The first thing that would never happen is Hoffman’s owner seeing the revised menu Carl intends to make for the critic’s return and pitching a major hissy in front of the entire kitchen and front-of-house staff.

Hoffman’s character comes off as an old-fashioned business owner who would insist on carrying hobnails at a hardware store that never sold any. He is stubborn and petulant in a way that gives Carl no room to bargain.

This is hard to believe. One would expect a restaurant owner would be happy to participate in the comeuppance of a critic who denigrated his establishment. You’d think he’d be a willing party to the menu meant to show the critic Carl’s mettle and the capability of the restaurant.

No, Hoffman’s owner says his clientele is steady and uninfluenced by reviews. He wants the tried-and-true served. He keeps insisting when cooler heads explain the people who reserved for Act Two in the chef-critic showdown responded to the back-and-forth tweets between Carl and the critic and are foodies who want to witness what they consider to be an event.

The standoff gets so heady, Carl quits in a huff and takes the ingredients he handpicked from L.A.’s markets with him.

That sets up the second oddity. You see Carl take the various meats and vegetables he’s chosen to his home kitchen and prepare them as if they were a feast for a banquet.

Then comes a scene in which you see Carl roaring off in his car and heading to Hoffman’s restaurant. My impression, my guess anyway, was Carl was going to remove all that came out of the Brentwood kitchen from Hoffman’s tables and replace those dishes with his own.

But, no. You never see or learn what happened to all of that scrumptious looking food. Carl goes into Hoffman’s joint and unleashes a vitriolic diatribe I think all critics, moi aussi, should take to heart. He lambastes Platt’s character with how much imagination it takes to form a creative menu, then reminds him how much work and how much heart goes into preparing it. He ends by saying his artistry, competence, and sense of public taste takes a skill eating a meal and scribbling a few commentating words about it does not. He ends his tantrum by dousing Platt with whipped cream. Excuse me, crème fraiche. The entire commotion is recorded on dozens of diners’ mobile phones and goes viral, earning Carl more attention.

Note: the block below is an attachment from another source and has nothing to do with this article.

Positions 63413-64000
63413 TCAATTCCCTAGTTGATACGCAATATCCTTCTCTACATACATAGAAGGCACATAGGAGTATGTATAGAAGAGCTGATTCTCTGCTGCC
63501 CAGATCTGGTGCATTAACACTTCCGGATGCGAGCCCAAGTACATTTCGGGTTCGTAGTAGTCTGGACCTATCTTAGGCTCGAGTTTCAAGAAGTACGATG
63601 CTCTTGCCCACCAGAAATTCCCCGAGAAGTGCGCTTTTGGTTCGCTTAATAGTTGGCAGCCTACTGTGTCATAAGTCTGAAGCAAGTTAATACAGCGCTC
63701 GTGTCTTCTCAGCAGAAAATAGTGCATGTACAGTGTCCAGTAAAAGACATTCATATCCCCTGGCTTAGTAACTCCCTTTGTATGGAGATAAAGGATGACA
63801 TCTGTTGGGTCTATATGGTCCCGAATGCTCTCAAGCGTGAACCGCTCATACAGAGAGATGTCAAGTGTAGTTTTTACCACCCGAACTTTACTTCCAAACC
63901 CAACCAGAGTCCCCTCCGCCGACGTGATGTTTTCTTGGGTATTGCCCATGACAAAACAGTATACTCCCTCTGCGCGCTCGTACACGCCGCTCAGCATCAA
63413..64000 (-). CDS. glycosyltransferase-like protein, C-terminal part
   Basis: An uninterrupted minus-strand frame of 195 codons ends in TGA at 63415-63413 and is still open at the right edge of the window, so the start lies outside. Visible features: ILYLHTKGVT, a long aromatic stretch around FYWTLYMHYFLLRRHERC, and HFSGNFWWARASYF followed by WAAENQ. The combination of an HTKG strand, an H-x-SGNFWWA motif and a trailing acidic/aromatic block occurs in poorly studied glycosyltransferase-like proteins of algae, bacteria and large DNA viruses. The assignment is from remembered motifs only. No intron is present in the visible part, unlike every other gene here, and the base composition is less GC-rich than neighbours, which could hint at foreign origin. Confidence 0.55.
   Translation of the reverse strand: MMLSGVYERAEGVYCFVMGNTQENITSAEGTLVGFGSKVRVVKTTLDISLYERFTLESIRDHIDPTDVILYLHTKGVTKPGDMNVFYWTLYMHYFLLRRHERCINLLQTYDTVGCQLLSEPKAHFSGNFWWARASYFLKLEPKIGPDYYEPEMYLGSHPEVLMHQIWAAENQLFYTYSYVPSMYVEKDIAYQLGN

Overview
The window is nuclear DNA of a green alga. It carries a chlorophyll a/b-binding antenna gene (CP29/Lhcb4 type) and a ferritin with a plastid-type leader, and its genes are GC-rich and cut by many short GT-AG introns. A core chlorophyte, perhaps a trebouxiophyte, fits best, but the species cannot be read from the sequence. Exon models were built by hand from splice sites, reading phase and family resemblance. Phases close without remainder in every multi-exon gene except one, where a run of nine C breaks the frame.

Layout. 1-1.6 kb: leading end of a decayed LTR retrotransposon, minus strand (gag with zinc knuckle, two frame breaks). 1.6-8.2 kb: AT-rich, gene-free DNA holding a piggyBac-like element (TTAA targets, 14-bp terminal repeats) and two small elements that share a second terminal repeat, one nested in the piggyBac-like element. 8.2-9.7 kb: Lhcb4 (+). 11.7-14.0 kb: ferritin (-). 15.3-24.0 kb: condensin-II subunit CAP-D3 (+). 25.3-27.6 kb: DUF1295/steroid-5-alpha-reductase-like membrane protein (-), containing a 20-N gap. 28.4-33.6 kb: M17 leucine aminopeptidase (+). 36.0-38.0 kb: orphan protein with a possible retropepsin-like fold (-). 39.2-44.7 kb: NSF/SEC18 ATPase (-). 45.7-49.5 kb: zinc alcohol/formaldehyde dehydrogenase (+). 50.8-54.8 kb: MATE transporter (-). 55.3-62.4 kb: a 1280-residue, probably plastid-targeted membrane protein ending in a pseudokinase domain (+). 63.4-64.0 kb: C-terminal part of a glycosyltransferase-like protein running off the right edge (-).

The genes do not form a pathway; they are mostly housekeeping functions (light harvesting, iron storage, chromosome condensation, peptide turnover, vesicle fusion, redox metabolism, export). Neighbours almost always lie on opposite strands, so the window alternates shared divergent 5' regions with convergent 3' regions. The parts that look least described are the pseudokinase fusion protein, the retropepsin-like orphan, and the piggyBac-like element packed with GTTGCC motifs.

This is where Favreau, as writer and director, really tries our credibility. Instead of all the publicity triggering a bidding war for Carl’s services, the guy can’t get a job broiling a hot dog at Dodger Stadium.

Yeah, my eyes were rolling too. As a blogger, a critic, and someone who likes to work for money, I would vow to strive forever for world peace if one of my pieces received the notoriety Carl’s does.

Of course, Favreau is setting up the, pardon the expression, meatier part of his story, the section of his script I’d wager truly interests him.

Down on his luck, seeing his savings dwindle, allegedly unhireable by any restaurant from L.A. to Ulan Bator, Carl must appeal to his ex-wife, a successful meeting planner, to help him financially. (Just to show where Carl is lucky, the ex-wife is Sofia Vergara, and his current girlfriend and encourager is Scarlett Johansson. Not exactly shabby, right?)

Vergara’s character, it turns out, is going to Miami on business and needs someone to come with her to look after her 11-year-old son.

Who better than the boy’s father who has a good relationship with the lad but can be absentee and scattershot about visits in a way that often disappoints and upsets the boy? Favreau has been careful enough to show both the closeness of the father-son affection and the boy’s sadness when his father lets him down, so we know Carl has work to do as a parent.